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Viewpoint: Persuasive Letters to the Editor

As vehicles to persuade anyone of anything, the vast majority of letters to small papers on political issues are a complete waste of time. It’s not hard to see why. Conveying your views on a complex issue in a small number of words is not easy (a typical limit for letters is 200 words; for op‐ed pieces, it’s often 500). It’s virtually impossible if you don’t consider what might really convince people with attitudes very different from your own—and it’s pretty obvious that most of the writers haven’t considered that.

The following comments are based on my observations over many years of writing letters to the editor and op‐eds, as well as reading other people’s letters. I assume your main purpose in writing the letter is to convince people of something, not to let off steam or to provide additional ammunition for people who already agree with you.

The general principles behind an effective letter are simple. Above all, you must not alienate your audience; instead, strive to write in a style they’ll be able to relate to and construct arguments that will make sense to them. The people to convince are those who don’t already agree with you and who are at least somewhat open to your viewpoint. For liberal writers, most likely those people are people who think of themselves as independents or moderate Republicans; people with little or no connection to academia; and those who are not very well educated (you might think poorly educated people don’t read letters to the editor, but in my experience a lot of them write letters to the editor, often commenting on previous letters: strong evidence they do read them). The narrowness of the audience you care about makes things easier, but only if you keep clearly in mind that they’re probably not the kind of people you usually talk to!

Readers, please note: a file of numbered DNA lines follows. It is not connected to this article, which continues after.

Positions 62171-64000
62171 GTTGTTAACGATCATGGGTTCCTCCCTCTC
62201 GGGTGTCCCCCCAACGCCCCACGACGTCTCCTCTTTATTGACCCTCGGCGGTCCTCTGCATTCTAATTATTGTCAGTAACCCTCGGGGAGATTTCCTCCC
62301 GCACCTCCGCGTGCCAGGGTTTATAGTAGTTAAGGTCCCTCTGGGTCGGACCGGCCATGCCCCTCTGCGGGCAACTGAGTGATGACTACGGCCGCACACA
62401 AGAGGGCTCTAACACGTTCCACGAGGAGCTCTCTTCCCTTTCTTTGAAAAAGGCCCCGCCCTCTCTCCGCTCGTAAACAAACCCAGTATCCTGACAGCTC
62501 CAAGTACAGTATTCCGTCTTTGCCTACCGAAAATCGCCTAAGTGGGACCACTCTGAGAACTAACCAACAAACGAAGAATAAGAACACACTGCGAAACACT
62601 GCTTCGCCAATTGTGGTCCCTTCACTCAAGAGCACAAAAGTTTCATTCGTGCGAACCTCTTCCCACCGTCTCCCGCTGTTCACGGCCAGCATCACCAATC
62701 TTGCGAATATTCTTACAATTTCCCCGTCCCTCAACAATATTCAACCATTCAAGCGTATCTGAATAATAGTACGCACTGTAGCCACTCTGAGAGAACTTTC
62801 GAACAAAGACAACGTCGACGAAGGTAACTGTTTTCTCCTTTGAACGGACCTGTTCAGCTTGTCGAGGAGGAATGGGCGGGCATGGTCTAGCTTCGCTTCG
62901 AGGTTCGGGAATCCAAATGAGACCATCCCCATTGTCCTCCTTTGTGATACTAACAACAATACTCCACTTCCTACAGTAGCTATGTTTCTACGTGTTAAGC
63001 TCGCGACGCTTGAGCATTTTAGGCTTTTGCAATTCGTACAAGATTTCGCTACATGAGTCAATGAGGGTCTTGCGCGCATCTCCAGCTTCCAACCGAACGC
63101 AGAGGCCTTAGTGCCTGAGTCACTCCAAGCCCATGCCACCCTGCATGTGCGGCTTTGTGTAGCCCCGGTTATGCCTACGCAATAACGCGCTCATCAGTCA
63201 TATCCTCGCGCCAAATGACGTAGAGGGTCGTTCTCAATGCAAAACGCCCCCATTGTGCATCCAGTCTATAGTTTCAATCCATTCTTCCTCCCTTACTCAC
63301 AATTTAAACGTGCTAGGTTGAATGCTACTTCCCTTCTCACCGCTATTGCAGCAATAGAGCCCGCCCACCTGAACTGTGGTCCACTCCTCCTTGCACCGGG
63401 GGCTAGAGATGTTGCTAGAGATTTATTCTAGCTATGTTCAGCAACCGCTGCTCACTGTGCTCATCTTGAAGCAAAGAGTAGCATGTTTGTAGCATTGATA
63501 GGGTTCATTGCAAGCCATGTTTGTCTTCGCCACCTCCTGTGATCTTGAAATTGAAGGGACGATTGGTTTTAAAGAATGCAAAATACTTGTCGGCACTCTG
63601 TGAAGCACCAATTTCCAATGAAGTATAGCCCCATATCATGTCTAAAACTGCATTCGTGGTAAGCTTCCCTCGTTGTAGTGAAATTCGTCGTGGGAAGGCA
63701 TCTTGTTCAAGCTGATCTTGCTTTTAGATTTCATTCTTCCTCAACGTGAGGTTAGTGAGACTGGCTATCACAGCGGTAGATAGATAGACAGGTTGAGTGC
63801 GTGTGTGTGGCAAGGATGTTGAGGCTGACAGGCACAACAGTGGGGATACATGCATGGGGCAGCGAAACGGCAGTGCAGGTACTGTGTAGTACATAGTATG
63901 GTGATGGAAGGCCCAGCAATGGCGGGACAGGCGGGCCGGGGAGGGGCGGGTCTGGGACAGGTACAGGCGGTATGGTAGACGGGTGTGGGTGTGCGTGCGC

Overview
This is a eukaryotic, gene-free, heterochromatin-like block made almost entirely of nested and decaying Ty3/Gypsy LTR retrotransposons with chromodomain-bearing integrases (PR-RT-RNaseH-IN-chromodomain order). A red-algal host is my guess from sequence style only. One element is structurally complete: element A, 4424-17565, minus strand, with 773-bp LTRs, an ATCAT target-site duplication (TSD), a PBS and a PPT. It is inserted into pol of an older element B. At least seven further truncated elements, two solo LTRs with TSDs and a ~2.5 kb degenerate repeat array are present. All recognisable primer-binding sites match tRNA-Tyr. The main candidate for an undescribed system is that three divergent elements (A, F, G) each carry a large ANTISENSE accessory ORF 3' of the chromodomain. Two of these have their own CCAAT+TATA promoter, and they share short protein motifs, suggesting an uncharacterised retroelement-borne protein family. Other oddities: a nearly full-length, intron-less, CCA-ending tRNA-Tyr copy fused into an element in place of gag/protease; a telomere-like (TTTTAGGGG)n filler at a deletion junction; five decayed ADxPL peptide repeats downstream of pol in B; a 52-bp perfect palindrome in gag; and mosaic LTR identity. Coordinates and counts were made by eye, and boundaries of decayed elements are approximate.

While the principles behind an effective letter are simple, actually writing one isn’t easy. Here are some specific guidelines.

  1. Be as specific as possible, especially about people you disagree with. Don’t say “Republicans” do something you think is bad, thereby instantly turning off a huge proportion of the readers you’re trying to convince. Instead, say something like “the Republican leadership,” or—even better—avoid the word “Republican” completely by saying “Trump’s campaign” or some such. This is very important and not just a matter of style for persuasive writing! It’s easy to think of the people behind something you despise as the “Republicans” or “Muslims,” but a lot of the time it’s a much narrower group than the obvious term describes. Thinking carefully about what defines the specific group is very helpful in several ways, for example, in deciding what you think should be done.
  2. If there’s any way to avoid it, don’t associate yourself with organizations the political right has successfully demonized in the popular mind. The ACLU is, unfortunately, an outstanding example of a demonized organization. Mentioning the ACLU favorably is probably all it takes to turn off a larger percentage of readers in many local papers.
  3. Don’t use fancy words or phrases. For example, instead of “in the popular mind,” say “for most people.” Write in an informal style. A letter to the editor that sounds anything like a journal paper will not be very effective, especially with non‐academic readers.
  4. Don’t use cliches. For example, if you say “All war is wrong,” many readers will instantly dismiss your letter as coming from an starry‐eyed idealist who has no idea what the real world is like.

Don Byrd lives in Bloomington, Ind.


Posted in: Quakers and Social Media, Viewpoint

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